Monte: VERY impressive dissertation. Please tell me what you think about adding commercially available humidifier water treatment or a few drops of chlorine bleach to the water. BTW, I don't buy disposable humidifiers--I find the Sears brand usually last me two seasons. I clean them semi-regularly. I was under the impression that these heat the water enough to kill microbes. Please educate me (and everybody else) about this issue.
     
  13. Monte

    Monte

    Jan 9, 2001
    New Albany, MS
    Sorry, I got busy and forgot to reply to this. Here is the advice on contolling moisture and cleaning devices from the EPA doc. Also, our website Envirobay has many great links for more info, as well as a news scroller that we keep updated with news stories on the subject.

    Maintain and Clean All Appliances That Come In Contact With Water
    Have major appliances, such as furnaces, heat pumps and central air conditioners, inspected and cleaned regularly by a professional, especially before seasonal use. Change filters on heating and cooling systems according to manufacturer's directions. (In general, change filters monthly during use.) When first turning on the heating or air conditioning at the start of the season, consider leaving your home until it airs out.

    Have window or wall air-conditioning units cleaned and serviced regularly by a professional, especially before the cooling season. Air conditioners can help reduce the entry of allergy-causing pollen. But they may also become a source of biological pollutants if not properly maintained. Clean the coils and incline the drain pans according to manufacturer's instructions, so water cannot collect in pools.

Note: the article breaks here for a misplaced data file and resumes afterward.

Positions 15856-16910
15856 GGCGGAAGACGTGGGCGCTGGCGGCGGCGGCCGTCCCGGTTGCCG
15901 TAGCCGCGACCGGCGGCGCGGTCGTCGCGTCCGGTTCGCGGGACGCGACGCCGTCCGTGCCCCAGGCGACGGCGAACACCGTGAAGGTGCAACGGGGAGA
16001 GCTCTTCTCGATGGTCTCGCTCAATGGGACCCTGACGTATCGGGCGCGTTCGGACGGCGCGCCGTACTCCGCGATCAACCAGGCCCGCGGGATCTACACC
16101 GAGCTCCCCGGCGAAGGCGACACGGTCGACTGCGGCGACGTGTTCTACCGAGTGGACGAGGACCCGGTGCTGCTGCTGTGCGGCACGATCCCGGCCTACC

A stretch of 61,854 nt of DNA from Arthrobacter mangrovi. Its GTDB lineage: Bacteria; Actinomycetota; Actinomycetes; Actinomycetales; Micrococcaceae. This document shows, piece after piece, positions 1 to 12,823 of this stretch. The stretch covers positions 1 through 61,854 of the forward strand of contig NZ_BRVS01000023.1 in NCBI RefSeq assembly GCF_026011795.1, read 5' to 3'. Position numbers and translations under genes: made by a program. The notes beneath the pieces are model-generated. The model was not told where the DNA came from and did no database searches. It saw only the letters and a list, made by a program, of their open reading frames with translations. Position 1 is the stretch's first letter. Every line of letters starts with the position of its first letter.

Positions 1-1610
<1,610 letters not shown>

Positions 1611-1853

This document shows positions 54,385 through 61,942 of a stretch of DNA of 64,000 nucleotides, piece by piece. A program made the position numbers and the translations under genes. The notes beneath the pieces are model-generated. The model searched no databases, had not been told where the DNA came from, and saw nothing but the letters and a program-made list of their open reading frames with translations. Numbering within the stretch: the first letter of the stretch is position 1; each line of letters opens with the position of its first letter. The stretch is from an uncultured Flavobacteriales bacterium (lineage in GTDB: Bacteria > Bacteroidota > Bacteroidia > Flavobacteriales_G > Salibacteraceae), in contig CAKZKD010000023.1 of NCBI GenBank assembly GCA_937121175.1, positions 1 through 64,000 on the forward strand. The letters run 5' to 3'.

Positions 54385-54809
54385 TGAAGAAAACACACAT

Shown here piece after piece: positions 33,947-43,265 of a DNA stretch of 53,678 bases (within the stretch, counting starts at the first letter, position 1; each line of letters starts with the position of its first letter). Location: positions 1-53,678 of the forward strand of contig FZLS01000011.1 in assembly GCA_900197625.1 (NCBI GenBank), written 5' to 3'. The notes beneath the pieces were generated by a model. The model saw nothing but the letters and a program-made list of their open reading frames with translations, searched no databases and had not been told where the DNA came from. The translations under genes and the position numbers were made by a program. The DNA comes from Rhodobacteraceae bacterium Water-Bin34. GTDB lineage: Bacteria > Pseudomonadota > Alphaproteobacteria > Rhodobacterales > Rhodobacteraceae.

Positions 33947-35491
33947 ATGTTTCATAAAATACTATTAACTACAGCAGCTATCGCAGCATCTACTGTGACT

Have furnace-attached humidifiers cleaned and serviced regularly by a professional, especially before the heating season.

    Follow manufacturer's instructions when using any type of humidifier. Experts differ on the benefits of using humidifiers. If you do use a portable humidifier (approximately 1 to 2 gallon tanks), be sure to empty its tank every day and refill with distilled or demineralized water, or even fresh tap water if the other types of water are unavailable. For larger portable humidifiers, change the water as recommended by the manufacturer. Unplug the appliance before cleaning. Every third day, clean all surfaces coming in contact with water with a 3% solution of hydrogen peroxide, using a brush to loosen deposits. Some manufacturers recommend using diluted household bleach for cleaning and maintenance, generally in a solution of one-half cup bleach to one gallon water. When using any household chemical, rinse well to remove all traces of chemical before refilling humidifier.